When Oklahoma’s first confirmed case of COVID-19 was reported on March 6, there were already hundreds of cases nationwide and hot spots were beginning to emerge in other states. Not considered a priority by the federal government, Oklahoma was issued a minimal amount of the reagents necessary to run a coronavirus test.
Doctors were told to be selective in ordering tests for patients, reserving the limited supply for those with the most severe symptoms.
Tests were denied for some Oklahomans with mild symptoms who were left unsure if they were at risk of spreading the virus to others.
“Oklahoma saw COVID-19 cases much later than other states and we were not getting as many government provided reagents as other states,” said Dr. Kayse Shrum, Oklahoma’s secretary of science and innovation.
Hoping to find a way to increase the state’s testing capacity, Shrum called Elizabeth Pollard, an Edmond resident who had spent 25 years working in genetic testing and was in the process of building an infection control company in Silicon Valley.
Knowing that Oklahoma State University’s diagnostic laboratory already had Thermo Fisher equipment, Pollard, who became the state’s deputy secretary of science and innovation earlier this year, called her contacts at the company and put Oklahoma in a position to order 10,000 COVID-19 test kits as soon they received FDA approval.
“It was a match made in heaven,” Pollard said about the OSU lab and Thermo Fisher.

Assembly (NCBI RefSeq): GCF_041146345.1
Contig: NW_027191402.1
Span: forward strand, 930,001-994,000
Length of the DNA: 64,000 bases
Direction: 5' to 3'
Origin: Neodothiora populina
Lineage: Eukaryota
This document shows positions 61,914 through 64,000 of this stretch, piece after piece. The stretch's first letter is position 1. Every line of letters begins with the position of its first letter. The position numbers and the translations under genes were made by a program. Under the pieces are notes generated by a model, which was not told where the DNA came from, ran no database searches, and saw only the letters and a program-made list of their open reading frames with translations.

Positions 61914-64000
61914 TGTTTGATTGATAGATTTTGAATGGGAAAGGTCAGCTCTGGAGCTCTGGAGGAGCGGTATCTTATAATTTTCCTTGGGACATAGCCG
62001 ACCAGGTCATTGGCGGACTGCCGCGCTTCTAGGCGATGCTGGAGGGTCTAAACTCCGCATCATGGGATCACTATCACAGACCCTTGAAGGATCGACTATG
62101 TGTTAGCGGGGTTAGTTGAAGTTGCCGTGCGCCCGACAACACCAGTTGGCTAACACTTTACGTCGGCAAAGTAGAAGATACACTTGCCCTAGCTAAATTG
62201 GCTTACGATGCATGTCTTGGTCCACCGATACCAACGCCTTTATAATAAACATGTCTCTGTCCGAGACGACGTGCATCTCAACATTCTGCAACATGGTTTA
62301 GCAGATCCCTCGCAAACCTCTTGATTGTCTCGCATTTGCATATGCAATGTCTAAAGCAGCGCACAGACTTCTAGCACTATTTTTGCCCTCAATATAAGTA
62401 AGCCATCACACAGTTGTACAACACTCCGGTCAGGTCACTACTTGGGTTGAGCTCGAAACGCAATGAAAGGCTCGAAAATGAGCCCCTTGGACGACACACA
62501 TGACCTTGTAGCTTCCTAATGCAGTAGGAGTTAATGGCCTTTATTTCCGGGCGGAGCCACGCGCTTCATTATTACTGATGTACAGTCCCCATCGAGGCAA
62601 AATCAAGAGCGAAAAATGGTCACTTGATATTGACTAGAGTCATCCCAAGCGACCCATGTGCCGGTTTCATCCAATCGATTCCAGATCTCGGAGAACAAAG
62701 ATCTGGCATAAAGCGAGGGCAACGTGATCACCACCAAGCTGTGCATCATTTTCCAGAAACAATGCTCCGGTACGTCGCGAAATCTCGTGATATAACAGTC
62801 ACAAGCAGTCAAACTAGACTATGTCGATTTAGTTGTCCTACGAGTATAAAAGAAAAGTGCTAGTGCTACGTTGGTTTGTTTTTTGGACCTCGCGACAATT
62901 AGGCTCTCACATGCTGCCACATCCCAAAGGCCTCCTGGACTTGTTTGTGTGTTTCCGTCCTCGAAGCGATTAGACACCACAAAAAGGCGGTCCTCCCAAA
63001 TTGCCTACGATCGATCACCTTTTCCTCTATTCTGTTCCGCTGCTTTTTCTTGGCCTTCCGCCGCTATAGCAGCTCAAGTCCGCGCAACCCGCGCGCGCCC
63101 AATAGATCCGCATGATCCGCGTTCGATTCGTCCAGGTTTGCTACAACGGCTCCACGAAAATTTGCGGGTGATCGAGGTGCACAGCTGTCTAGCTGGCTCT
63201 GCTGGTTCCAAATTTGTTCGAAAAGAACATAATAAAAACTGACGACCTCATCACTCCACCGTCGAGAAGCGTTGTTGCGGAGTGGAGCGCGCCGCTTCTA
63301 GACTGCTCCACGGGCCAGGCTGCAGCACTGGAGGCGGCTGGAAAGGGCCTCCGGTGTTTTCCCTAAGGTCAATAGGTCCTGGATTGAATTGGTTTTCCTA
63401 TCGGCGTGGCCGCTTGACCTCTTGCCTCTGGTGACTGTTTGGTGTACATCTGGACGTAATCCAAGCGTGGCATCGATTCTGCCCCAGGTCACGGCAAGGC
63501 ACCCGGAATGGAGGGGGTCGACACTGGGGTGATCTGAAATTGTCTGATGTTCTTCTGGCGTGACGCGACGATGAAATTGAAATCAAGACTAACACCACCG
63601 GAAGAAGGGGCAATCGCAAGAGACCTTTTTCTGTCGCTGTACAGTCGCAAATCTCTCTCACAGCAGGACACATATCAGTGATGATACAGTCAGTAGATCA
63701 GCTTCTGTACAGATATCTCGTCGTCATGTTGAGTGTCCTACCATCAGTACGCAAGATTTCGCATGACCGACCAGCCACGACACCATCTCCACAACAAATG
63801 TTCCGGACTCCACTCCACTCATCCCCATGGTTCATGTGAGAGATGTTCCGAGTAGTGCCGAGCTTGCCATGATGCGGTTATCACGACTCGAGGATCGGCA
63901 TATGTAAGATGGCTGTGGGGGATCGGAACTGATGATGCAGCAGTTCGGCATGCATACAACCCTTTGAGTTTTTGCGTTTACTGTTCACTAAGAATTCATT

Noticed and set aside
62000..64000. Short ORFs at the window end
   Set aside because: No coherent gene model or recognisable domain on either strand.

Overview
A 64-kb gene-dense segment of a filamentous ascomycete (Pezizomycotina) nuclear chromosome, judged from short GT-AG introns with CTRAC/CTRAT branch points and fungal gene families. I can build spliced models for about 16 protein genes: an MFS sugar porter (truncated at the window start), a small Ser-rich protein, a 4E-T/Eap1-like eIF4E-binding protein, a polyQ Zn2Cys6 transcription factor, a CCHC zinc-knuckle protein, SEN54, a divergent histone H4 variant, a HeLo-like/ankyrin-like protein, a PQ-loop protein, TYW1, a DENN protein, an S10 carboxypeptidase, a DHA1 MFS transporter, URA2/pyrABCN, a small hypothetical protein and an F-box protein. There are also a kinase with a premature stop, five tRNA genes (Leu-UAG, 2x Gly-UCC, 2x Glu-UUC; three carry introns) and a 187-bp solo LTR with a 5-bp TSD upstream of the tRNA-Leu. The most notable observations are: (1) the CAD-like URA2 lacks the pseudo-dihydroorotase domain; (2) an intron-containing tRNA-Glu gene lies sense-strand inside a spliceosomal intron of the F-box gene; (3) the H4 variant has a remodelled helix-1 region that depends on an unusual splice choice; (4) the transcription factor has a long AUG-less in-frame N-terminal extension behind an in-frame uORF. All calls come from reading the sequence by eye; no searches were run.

Both Shrum and Pollard are key members of the governor’s coronavirus response team and have been central figures in crafting the state’s testing strategy, which has relied more on private companies than the federal government.
State and private labs have tested more than 13,000 Oklahomans — a rate of 330 per 100,000 residents – and the number of confirmed positive cases was at 1,327 on Monday.
Oklahoma’s rate is in the bottom third nationally, but if the state is going to significantly increase its testing in the coming days and avoid a future designation as a COVID-19 hotspot it will likely be because of Shrum and Pollard.
Shrum began appearing publicly with Gov. Kevin Stitt in mid March shortly after state epidemiologist Laurence Burnsed, who had been a participant in most media conferences with the governor, was abruptly replaced. Criticism toward state officials was intensifying as residents and health care officials complained of a lack of testing and mixed messaging.
Shrum has been described as a calm presence, a person who speaks with authority but not in complex terms, according to multiple people with knowledge of behind the scenes conversations.
Stitt embraced Shrum’s ability to communicate beyond scientific jargon and appreciated her perspective on other health consequences of the pandemic, including depression and suicide, according to multiple sources.
Stitt created a coronavirus response task force on March 15 that included Shrum, and because she was a liaison to the state medical community, the governor now had direct information from the frontlines of the pandemic.
“She is a constant voice of science, wisdom, and experience, and an exceptional team player,” said John Budd, Stitt’s chief operating officer and leader of the task force.
Budd said Shrum is working with Secretary of Health Jerome Loughridge to oversee the state’s plan to increase personal protective equipment for health care workers, ventilators, hospitals and ICU beds.
Shrum credits Pollard for helping Oklahoma compete with other states for testing kits from private labs at a time when a delayed response by federal leaders resulted in a shortage of tests available.